Posts Tagged ‘Michaela DiGianvittorio’

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Another Arts Teacher’s Story: Michaela DiGianvittorio

March 24, 2015

MAAI Teacher Leaders series

This is the sixth blog post for 2015 on the Phase 4 Maine Arts Assessment Initiative’s (MAAI) Teacher Leaders sharing their stories. This series contains a set of questions to provide the opportunity for you to learn from and about others. You can learn more about MAAI at http://mainearts.maine.gov/Pages/Education/MAAI# and learn more about all 61 of the MAAI Teacher Leaders at http://www.maineartsassessment.com/#!teacher-leaders/c1qxk.

Screen Shot 2015-03-22 at 1.15.44 PMMichaela DiGianvittorio attended the Maine College of Art and graduated with a B.F.A. in Illustration in 2006. She taught pre-school at a local childcare center for a year and decided to go back to school to obtain a degree in Art Education. In 2008 she graduated from the Post-Baccalaureate in Art Education program at MECA. Michaela is currently a visual arts teacher at Gray-New Gloucester High School. She has been teaching art for seven years and has taught all seven at GNGHS. She is one of two art teachers at the high school. This semester, she is teaching Foundations In Art, Drawing, Multi-Media, Digital Media and Gifted & Talented Visual Art.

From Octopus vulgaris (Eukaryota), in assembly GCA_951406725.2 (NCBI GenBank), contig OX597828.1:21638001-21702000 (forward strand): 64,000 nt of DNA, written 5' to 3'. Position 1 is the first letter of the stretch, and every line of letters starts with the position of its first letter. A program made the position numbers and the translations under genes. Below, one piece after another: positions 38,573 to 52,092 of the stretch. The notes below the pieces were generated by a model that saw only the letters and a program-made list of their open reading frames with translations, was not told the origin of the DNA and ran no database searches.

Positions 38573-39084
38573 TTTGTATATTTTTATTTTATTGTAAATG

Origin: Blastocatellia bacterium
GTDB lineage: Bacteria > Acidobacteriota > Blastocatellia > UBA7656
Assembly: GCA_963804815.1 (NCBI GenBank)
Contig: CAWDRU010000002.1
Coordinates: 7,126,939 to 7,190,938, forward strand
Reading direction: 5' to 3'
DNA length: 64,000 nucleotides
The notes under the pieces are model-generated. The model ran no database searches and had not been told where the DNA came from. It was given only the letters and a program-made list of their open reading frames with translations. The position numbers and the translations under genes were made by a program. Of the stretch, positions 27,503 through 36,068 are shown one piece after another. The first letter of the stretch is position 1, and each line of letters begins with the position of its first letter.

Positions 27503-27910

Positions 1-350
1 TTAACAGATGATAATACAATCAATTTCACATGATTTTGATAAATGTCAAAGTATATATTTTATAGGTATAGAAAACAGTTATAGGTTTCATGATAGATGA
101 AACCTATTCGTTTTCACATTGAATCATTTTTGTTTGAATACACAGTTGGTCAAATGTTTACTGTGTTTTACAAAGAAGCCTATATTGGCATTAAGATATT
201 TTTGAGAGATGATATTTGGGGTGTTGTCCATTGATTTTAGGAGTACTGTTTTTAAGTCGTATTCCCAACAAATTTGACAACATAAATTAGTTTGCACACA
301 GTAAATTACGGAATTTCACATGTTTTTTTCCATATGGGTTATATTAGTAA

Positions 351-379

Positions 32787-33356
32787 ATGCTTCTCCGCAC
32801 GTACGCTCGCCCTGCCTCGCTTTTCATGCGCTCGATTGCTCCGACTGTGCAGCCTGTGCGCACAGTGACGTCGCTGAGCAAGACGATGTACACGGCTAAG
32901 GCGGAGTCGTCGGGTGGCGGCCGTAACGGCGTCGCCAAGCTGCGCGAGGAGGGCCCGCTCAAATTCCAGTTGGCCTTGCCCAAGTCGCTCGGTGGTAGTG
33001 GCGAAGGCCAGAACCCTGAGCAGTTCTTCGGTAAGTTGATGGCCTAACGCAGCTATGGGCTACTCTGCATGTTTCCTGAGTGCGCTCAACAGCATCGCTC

What do you like best about being an art educator?

I have a passion for art and a passion for teaching. What I like best about being an art educator is that I am able to practice what I love. It is not often that people love their job, but I truly do. Being an art educator is not just something that I do, it is who I am.